International Nuclear Information System (INIS)

    Perry, C. C.; Faradzhev, N. S.; Madey, T. E.; Fairbrother, D. H.

    2007-01-01

    The electron stimulated reactions of methyl iodide (MeI) adsorbed on and suspended within amorphous solid water (ice) were studied using a combination of postirradiation temperature programmed desorption and reflection absorption infrared spectroscopy. For MeI adsorbed on top of amorphous solid water (ice), electron beam irradiation is responsible for both structural and chemical transformations within the overlayer. Electron stimulated reactions of MeI result principally in the formation of methyl radicals and solvated iodide anions. The cross section for electron stimulated decomposition of MeI is comparable to the gas phase value and is only weakly dependent upon the local environment. For both adsorbed MeI and suspended MeI, reactions of methyl radicals within MeI clusters lead to the formation of ethane, ethyl iodide, and diiodomethane. In contrast, reactions between the products of methyl iodide and water dissociation are responsible for the formation of methanol and carbon dioxide. Methane, formed as a result of reactions between methyl radicals and either parent MeI molecules or hydrogen atoms, is also observed. The product distribution is found to depend on the film's initial chemical composition as well as the electron fluence. Results from this study highlight the similarities in the carbon-containing products formed when monohalomethanes coadsorbed with amorphous solid water are irradiated by either electrons or photons

  5. Continuous monitoring of methyl iodide purity and content in the gas feeding the trapping pilot plant

    International Nuclear Information System (INIS)

    Charrier, G.

    1988-01-01

    An analysis method is developed for inspection of solid traps for gaseous iodine. Methyl iodide injected in the traps is determined by gas chromatography. Contents of 50 ppm in volume are measured. Labelling with iodine 123 allows a better sensitivity, 4 refs, 5 figs, 6 tables [fr

  6. The sodium iodide symporter (NIS) and potential regulators in normal, benign and malignant human breast tissue.

    LENUS (Irish Health Repository)

    Ryan, James

    2011-01-01

    The presence, relevance and regulation of the Sodium Iodide Symporter (NIS) in human mammary tissue remains poorly understood. This study aimed to quantify relative expression of NIS and putative regulators in human breast tissue, with relationships observed further investigated in vitro.

  7. Silver iodide reduction in aqueous solution: application to iodine enhanced separation during spent nuclear fuels reprocessing

    International Nuclear Information System (INIS)

    Badie, Jerome

    2002-01-01

    Silver iodide is a key-compound in nuclear chemistry either in accidental conditions or during the reprocessing of spent nuclear fuel. In that case, the major part of iodine is released in molecular form into the gaseous phase at the time of dissolution in nitric acid. In French reprocessing plants, iodine is trapped in the dissolver off-gas treatment unit by two successive steps: the first consists in absorption by scrubbing with a caustic soda solution and in the second, residual iodine is removed from the gaseous stream before the stack by chemisorption on mineral porous traps made up of beds of amorphous silica or alumina porous balls impregnated with silver nitrate. Reactions of iodine species with the impregnant are assumed to lead to silver iodide and silver iodate. Enhanced separation policy would make necessary to recover iodine from the filters by silver iodide dissolution during a reducing treatment. After a brief silver-iodine chemical bibliographic review, the possible reagents listed in the literature were studied. The choice has been made to use ascorbic acid and hydroxylamine. An experimental work on silver iodide reduction by this two compounds allowed us to determinate reaction products, stoichiometry and kinetics parameters. Finally, the process has been initiated on stable iodine loaded filters samples. (author) [fr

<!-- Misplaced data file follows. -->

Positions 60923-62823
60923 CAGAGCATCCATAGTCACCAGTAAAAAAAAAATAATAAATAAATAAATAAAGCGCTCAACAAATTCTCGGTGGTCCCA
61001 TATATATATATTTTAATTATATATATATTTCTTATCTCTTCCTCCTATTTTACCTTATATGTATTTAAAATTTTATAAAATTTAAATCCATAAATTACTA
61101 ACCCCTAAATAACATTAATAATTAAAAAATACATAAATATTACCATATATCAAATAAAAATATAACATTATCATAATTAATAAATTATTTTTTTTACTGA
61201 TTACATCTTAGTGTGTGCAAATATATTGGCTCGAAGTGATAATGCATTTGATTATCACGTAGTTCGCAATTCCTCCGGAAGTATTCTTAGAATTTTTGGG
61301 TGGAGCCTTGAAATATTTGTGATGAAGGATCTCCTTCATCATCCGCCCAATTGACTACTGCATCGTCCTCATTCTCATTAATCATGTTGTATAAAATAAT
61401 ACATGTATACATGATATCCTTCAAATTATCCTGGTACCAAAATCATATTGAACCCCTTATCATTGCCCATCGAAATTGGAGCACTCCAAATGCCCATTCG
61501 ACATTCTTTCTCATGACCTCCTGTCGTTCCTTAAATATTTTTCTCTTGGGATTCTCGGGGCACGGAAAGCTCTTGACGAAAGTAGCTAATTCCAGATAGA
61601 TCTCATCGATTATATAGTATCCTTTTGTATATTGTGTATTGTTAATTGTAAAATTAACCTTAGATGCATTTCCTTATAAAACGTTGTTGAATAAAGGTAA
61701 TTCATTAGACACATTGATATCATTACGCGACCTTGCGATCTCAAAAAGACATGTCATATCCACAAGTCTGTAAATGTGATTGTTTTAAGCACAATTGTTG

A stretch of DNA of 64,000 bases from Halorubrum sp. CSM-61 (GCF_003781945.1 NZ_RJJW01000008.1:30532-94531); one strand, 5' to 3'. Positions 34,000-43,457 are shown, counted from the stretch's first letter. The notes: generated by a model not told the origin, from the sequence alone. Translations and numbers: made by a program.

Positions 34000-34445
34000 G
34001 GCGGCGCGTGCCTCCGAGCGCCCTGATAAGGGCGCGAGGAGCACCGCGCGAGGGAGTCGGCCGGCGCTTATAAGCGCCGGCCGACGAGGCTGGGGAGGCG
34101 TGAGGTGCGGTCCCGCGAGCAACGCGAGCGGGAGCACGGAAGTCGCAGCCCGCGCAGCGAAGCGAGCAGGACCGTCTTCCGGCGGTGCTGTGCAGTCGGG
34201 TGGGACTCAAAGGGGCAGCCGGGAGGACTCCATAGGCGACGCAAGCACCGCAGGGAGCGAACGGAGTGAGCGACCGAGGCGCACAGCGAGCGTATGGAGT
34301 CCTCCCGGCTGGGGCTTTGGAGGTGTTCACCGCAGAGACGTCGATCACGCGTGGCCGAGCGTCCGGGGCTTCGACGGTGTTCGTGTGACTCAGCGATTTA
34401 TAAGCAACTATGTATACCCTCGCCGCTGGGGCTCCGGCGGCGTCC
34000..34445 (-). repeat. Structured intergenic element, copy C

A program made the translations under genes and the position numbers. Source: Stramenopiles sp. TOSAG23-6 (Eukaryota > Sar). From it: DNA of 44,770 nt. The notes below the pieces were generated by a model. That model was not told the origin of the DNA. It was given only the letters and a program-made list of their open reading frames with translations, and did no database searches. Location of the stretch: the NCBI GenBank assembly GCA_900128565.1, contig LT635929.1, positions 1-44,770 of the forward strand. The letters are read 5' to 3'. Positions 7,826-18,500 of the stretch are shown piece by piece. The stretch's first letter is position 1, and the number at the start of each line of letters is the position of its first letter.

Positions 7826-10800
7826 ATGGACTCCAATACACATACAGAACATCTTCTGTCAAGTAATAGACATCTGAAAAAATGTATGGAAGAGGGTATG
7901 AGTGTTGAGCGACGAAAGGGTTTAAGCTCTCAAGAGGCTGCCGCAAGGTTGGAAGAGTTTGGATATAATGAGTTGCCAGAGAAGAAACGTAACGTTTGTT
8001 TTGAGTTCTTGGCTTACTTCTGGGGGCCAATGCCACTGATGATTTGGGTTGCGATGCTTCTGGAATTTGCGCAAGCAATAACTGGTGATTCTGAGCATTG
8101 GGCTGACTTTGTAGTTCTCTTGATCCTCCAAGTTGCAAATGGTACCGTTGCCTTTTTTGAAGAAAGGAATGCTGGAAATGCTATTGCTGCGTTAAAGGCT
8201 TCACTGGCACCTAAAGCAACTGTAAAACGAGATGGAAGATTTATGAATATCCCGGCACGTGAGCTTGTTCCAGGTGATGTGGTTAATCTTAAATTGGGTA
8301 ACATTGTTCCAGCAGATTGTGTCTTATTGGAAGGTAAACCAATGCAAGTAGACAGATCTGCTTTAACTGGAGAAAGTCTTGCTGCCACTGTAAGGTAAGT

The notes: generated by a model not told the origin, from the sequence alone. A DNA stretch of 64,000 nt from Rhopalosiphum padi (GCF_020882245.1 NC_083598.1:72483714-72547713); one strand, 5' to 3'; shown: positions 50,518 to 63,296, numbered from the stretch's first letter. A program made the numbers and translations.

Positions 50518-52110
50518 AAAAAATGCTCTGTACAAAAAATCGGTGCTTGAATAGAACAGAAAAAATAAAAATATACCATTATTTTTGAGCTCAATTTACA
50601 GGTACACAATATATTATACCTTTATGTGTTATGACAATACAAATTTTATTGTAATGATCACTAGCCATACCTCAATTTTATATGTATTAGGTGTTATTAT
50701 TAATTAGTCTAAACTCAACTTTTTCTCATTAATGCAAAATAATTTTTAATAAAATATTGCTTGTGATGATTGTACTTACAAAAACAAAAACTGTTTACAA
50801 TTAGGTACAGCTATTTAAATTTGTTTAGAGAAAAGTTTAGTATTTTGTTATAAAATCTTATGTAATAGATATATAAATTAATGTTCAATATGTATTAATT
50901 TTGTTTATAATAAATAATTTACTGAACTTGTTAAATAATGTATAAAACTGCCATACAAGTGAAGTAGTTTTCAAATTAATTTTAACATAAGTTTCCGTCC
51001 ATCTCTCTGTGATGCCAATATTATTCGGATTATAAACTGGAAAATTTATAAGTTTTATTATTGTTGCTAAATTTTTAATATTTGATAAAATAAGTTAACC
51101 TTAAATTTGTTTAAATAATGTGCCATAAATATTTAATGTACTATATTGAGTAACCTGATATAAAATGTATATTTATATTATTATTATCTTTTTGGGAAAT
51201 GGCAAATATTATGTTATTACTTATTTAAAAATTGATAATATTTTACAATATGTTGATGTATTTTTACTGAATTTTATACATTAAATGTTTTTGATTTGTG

8. Photoexcitation dynamics in solution-processed formamidinium lead iodide perovskite thin films for solar cell applications

    NARCIS (Netherlands)

    Fang, Hong-Hua; Wang, Feng; Adjokatse, Sampson; Zhao, Ni; Even, Jacky; Loi, Maria Antonietta

    Formamidinium lead iodide (FAPbI(3)) is a newly developed hybrid perovskite that potentially can be used in high-efficiency solution-processed solar cells. Here, the temperature-dependent dynamic optical properties of three types of FAPbI(3) perovskite films (fabricated using three different

  9. Gamma-ray radiolysis of methyl iodide in air, in presence of water vapor

    International Nuclear Information System (INIS)

    Aubert, F.

    2002-03-01

    This work aims at modelling the processes involved in gamma-radiolysis of methyl iodide diluted in air in presence of steam. It is to determine quantitative and qualitative information, to quantify the importance of the organic iodides destruction in case of a nuclear reactor accident. The main data for radiochemistry and iodine compounds (I x O y and INO x ) formation were reviewed and analysed. Literature data about air products radiolysis reactivity towards I 2 and CH 3 I were used to develop a mechanistic model for methyl iodide destruction in the gas phase under gamma irradiation. An ab initio study was realised for a better understanding of atomic nitrogen ( 4 S and 2 D) reactivity towards CH 3 I. The model was tested on the available experimental data and constitute a way to investigate the main processus involved in methyl iodide destruction. For the low CH 3 I concentrations, about 10 -7 - 10 -8 mol.dm -3 , N and e - are mainly responsible for the destruction. I 2 O 4 (highest iodine oxide in the model) and IONO 2 are the main resulting iodinated' compounds. (author)